So the petition today is asking that members of the Canadian Firearms Advisory Committee (who will have forthcoming serious input on Canada’s allowable firearms and regulations) should be required to take the Non-Restricted Canadian Firearms Safety Course (all civilian shooters need to complete that to get their basic license).

The Canadian Firearms Advisory Committee has a stated mandate since 2006 “…to provide advice on measures to reform Canada’s firearm policies, laws and regulations to ensure an up-to-date firearms regime that will keep Canadians safe.”

As a busy Saskatchewan PAL/RPAL gun training outfit, we feel a great deal of responsibility to ensure we can justify any of our students passing the course – we as responsible instructors don’t just rubber stamp course participants, and we regularly fail students who don’t “get it”. More often than not, we can convince a student who fails to return to us again for another course, where they treat the process more seriously before we issue their paperwork to send to the RCMP.

We all have to share the same gun ranges, rooted in safety. If somebody misbehaves – does not follow proper safety procedures – everyone else also faces serious danger.

We’re ALL Aiming for Safety!

If Canada’s licensing system requires new gun owners to meet a basic set of training and rules through the CFSC to get their PAL, shouldn’t CFAC regulators of guns also have a strong understanding of the course content being taught therein? 

This type of policy could see widespread support. 

We hope that regardless of the outcome of E-1093, members of the Canadian Firearms Advisory Committee will duly inform and educate themselves responsibly to a common standard as well.

We encourage all safety-oriented Canadians to sign E-1093, and to remember to confirm the link that is sent by email afterwards to ensure they are counted properly!

RGSL runs Non-Restricted and Restricted gun license safety courses in Regina and Saskatoon. Check out the list of upcoming classes here.

Firearms Marking Regulations Deferred to December 1, 2018

[Displayed: United Nations Emblem]

[UPDATE 1: 5/18/2017 – Government of Canada Order-in-Council document, related, appears. Text of the OIC legislation is pasted below the email exchange.*]

Some of our students have been asking us about the UN Arms Treaty, and related Firearms Marking Regulations which were scheduled to come into force at the start of June. These rules will generally mean that imported guns will need to be stamped or engraved on the firearm’s frame or receiver the word “Canada” or the letters “CA” and the last two digits of the year of importation. One student in particular wondered aloud if guns they already owned would be subject to any engraving requirements.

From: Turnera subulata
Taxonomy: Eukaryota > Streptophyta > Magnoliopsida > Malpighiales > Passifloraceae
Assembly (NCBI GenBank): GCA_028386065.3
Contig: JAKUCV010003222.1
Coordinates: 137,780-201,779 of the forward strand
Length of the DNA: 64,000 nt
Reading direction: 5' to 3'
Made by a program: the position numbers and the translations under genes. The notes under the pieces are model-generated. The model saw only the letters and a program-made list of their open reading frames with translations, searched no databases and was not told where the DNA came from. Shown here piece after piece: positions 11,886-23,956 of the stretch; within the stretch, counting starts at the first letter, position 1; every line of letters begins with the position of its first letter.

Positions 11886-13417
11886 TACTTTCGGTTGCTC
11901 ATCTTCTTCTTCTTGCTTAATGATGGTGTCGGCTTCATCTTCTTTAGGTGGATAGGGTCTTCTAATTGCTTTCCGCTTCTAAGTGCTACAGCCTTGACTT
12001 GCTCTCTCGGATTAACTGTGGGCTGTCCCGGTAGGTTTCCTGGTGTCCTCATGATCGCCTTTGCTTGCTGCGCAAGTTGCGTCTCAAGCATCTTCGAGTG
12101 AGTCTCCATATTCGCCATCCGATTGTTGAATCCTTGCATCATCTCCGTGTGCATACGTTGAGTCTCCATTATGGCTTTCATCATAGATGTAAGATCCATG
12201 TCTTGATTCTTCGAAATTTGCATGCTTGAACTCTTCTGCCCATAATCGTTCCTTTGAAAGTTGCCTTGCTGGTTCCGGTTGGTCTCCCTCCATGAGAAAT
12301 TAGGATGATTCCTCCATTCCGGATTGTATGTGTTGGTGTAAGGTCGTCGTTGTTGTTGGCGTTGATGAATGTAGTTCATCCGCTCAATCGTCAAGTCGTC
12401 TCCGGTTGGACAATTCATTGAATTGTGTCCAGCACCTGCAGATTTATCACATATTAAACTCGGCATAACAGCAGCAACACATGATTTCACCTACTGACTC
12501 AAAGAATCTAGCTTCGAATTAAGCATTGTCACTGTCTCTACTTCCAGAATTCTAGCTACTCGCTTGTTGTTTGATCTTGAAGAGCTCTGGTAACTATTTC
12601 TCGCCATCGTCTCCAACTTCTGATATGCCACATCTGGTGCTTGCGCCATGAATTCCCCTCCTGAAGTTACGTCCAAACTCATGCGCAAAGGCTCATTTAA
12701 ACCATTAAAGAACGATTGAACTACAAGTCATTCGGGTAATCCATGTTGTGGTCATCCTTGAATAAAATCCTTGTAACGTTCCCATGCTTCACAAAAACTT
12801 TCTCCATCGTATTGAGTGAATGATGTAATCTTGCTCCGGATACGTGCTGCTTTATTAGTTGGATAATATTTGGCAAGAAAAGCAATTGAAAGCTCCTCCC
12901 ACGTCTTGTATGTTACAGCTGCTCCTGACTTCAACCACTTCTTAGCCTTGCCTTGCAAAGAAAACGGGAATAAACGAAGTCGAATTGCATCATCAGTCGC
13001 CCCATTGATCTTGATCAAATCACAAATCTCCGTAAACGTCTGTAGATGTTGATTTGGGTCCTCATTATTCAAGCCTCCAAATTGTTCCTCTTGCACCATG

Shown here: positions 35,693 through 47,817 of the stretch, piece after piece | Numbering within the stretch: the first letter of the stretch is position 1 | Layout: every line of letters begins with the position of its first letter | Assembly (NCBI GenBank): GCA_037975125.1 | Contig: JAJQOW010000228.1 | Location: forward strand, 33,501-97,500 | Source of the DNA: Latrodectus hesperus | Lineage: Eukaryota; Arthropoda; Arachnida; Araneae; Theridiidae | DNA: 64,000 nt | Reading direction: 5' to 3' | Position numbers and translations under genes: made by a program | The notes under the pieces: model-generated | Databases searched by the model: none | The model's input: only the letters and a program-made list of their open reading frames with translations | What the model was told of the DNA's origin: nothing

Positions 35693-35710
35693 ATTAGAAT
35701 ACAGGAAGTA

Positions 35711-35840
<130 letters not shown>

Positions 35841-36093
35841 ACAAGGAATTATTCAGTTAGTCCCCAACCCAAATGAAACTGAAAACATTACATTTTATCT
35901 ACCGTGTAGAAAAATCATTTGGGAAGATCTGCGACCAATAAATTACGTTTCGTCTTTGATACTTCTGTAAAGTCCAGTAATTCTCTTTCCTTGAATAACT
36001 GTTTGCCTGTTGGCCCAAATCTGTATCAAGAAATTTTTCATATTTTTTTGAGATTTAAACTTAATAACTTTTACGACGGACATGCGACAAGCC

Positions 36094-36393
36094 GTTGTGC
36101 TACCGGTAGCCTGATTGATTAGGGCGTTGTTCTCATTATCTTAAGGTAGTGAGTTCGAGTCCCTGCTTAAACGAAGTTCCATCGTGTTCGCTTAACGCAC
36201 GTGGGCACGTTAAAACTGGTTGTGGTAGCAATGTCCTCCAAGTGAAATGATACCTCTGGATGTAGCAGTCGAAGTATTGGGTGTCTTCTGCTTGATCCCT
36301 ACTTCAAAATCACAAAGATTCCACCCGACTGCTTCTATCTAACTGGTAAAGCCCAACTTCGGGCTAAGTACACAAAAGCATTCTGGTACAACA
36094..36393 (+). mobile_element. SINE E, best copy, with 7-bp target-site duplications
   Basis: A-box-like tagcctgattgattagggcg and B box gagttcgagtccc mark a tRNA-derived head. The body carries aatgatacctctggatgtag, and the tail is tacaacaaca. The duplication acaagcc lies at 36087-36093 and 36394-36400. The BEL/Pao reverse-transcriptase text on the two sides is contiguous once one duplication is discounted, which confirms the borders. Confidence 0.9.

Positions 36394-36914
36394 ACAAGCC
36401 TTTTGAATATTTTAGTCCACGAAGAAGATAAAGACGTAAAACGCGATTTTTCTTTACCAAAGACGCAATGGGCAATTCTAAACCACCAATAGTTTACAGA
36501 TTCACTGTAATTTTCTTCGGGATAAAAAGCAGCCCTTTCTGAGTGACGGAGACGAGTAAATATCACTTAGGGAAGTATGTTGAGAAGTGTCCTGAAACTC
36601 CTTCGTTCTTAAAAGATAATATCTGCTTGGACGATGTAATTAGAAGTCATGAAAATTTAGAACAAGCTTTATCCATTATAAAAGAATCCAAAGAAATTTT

We emailed the RCMP Canadian Firearms Program on Apr 4, 2017 so we could get some clarity to this upcoming event in a couple weeks:

“Hi there,

Just wondering, with the new regulations coming for the marking of firearms on June 1 2017, I am unclear on some of the wording.
http://www.gazette.gc.ca/rp-pr/p2/2015/2015-07-29/html/sor-dors195-eng.php is where I found most of the information I was looking for, but specifically I wanted to know about existing guns that are already in Canada.
If I have guns that are in my safe, am I required to go out and mark them now as an individual? The regulations talk a lot about manufacturers and importers but I just own firearms already and am not sure if I need to mark them or not and if so which details to do.
Thanks,
Peter
Saskatchewan”
RCMP/CFP recently responded on May 17, 2017:
“Hello Peter,
We apologize that you have not yet been contacted.  I will forward your inquiry again.  Please note that we were recently advised that the coming into force date for the Firearms Marking Regulations has been deferred to December 1, 2018.
Currently, markings on firearms are a voluntary practice and are not required to appear on firearms manufactured in, or imported to, Canada. Further questions on the regulations and their coming into force date can be directed to Public Safety Canada at 1-800-830-3118 or https://www.publicsafety.gc.ca/cnt/bt/cntct-frm-en.aspx?t=2.